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Charleston Church Massacre: Learn More About the Revered House of Worship

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Courtesy Spencer Means/Flickr; Inset:Wade Spees/The Post And Courier/AP

The Charleston, South Carolina, church that was the site of Wednesday night’s hate crime/massacre that killed 9 people, including State Senator Clementa Pinckney, has a storied past stretching from the time of slavery to the civil rights movement.

The Emanuel African Methodist Episcopal (AME) Church, known locally as “Mother Emanuel,” is the oldest African Methodist Episcopal church in the Southern United States. It also houses the oldest black congregation south of Baltimore, Maryland. The church is listed among the National Park Service’s National Register of Historic Places.

The church has played a large role in the religious development of the city’s African-American community. In the 1820s the building was burned down after Denmark Vesey, one of the church founders, organized a slave rebellion – but authorities intervened, resulting in “mass hysteria” throughout the South.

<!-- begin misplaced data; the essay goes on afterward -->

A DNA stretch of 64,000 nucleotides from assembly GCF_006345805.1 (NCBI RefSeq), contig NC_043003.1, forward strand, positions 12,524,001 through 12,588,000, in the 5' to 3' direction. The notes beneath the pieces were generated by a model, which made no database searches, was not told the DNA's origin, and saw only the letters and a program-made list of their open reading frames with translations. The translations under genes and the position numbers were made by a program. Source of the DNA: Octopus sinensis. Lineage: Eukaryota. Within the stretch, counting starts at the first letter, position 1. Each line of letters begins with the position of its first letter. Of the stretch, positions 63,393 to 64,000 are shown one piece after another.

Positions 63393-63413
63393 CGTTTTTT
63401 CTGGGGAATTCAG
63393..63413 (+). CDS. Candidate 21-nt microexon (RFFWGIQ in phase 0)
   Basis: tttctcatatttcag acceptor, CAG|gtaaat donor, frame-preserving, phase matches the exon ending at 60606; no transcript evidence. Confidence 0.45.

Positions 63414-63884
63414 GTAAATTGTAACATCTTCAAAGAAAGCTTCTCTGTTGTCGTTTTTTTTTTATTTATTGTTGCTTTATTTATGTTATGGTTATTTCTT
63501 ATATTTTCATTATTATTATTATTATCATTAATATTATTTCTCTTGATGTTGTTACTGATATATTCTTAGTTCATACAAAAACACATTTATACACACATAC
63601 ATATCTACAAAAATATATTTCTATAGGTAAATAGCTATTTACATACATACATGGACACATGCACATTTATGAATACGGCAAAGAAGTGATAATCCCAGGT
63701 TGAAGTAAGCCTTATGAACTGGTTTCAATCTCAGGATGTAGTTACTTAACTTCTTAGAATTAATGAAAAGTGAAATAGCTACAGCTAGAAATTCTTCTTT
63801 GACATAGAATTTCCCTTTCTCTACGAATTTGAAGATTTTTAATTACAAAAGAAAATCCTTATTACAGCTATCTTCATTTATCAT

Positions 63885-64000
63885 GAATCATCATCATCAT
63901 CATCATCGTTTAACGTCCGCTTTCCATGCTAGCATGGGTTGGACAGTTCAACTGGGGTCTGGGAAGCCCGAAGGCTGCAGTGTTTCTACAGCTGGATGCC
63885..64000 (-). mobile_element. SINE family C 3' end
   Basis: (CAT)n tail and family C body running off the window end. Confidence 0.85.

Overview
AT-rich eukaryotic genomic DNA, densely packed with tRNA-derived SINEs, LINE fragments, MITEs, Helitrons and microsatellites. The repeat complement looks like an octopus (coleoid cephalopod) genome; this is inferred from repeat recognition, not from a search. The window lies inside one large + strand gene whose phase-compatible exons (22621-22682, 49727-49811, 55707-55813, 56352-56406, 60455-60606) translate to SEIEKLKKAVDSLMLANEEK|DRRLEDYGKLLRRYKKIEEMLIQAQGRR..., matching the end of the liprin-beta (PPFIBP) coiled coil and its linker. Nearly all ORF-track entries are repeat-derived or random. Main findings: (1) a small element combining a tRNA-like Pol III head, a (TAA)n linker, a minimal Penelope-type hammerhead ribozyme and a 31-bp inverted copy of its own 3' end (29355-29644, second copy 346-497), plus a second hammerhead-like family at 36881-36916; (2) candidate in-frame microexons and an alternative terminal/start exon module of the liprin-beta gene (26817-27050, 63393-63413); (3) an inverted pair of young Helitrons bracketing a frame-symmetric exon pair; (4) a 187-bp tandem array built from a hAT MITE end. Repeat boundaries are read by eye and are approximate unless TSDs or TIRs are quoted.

Worship services were held underground from 1834 to 1865, a time when African-American churches were outlawed. In 1865, the church was formally recognized, according to its website.

About a century later it was again a point of controversy.

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In 1962, Dr. Martin Luther King Jr. and Wyatt T. Walker of the Southern Christian Leadership Conference urged members to register and vote.

A few years later, author and activist Coretta Scott King led 1,500 demonstrators to the church in support of striking hospital workers, where they were met by national guards and bayonets. The church’s pastor and 900 demonstrators were arrested.